State Rep. Steve Lavin, R-Kalispell, who drafted the bill signed into law by Gov. Steve Bullock earlier this year, said he also works as a captain with the Montana Highway Patrol and he was inspired to write the legislation after years of watching the carcasses of animals struck by cars go to waste, The New York Times reported Friday.
"If there is some good stuff there, why not use it, rather than throw it away?" Lavin said. "If someone has suffered damage to their vehicle, why not let them use that animal for some food?"
Lavin said he used to have to tell motorists they were not allowed to keep the carcasses of deer or elk they struck on the road, but he and his fellow peace officers now have the authority to issue free permits for the motorists to claim the carcasses within 24 hours.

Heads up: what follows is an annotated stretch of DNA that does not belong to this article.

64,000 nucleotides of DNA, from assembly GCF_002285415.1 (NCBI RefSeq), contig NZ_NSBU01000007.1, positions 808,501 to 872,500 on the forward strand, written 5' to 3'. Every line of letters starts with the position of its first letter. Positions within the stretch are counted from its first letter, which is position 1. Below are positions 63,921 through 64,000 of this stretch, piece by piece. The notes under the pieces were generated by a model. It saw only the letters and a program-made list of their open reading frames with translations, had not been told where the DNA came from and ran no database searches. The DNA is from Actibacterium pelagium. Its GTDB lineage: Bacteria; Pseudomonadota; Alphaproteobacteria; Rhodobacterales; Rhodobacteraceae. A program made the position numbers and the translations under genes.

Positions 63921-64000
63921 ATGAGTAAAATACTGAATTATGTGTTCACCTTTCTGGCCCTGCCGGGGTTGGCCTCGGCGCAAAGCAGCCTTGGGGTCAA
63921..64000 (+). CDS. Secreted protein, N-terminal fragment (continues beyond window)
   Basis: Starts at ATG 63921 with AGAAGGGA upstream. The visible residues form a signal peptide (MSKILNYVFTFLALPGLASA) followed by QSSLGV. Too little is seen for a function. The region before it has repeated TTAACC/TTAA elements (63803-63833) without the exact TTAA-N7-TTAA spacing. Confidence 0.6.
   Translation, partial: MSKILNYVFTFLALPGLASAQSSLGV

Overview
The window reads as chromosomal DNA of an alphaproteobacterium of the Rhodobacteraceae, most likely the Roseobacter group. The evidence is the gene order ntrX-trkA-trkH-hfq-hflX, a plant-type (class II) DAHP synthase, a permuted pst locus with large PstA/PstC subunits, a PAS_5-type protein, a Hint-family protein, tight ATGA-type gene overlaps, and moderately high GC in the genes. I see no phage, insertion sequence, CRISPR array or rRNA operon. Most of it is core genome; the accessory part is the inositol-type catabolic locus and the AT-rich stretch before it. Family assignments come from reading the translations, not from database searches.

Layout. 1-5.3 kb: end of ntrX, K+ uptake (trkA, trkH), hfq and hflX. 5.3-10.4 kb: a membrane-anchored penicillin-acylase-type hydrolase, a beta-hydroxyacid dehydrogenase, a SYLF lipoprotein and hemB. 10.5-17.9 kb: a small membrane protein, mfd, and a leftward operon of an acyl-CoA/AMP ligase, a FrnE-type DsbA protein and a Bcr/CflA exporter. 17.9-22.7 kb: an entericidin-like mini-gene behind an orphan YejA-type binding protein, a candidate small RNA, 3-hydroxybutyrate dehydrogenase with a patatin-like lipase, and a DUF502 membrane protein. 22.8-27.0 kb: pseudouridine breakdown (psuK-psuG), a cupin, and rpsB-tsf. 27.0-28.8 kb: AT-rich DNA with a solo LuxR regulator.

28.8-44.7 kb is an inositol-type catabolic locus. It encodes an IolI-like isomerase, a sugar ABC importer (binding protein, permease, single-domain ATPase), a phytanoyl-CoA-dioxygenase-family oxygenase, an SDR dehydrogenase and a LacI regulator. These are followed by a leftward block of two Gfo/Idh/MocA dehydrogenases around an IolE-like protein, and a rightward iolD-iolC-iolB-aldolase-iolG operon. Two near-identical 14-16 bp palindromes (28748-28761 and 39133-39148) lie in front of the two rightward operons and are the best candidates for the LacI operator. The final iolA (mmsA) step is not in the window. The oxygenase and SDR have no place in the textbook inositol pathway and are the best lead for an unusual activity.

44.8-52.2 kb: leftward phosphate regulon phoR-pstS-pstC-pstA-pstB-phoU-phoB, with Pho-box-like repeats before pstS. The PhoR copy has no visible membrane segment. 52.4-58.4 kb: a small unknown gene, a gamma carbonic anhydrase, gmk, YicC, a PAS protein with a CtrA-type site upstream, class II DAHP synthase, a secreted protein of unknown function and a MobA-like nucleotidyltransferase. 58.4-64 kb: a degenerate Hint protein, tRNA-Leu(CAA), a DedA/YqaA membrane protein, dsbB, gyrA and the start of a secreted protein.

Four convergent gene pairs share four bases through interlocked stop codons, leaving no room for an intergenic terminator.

Ron Aasheim, spokesman for the Montana Fish, Wildlife and Parks Department, said those taking the roadkill must dispose of the entire carcass.
"You have to take the animal in its entirety," he said. "And you have to dispose of it."
Several states have similar laws on the books, including Colorado, which allows people to take the edible potions of roadkill with permission from the Division of Parks and Wildlife.
"The goal is to make sure that meat doesn't go to waste, while making sure people don't poach with their vehicles," division spokesman Randy Hampton said.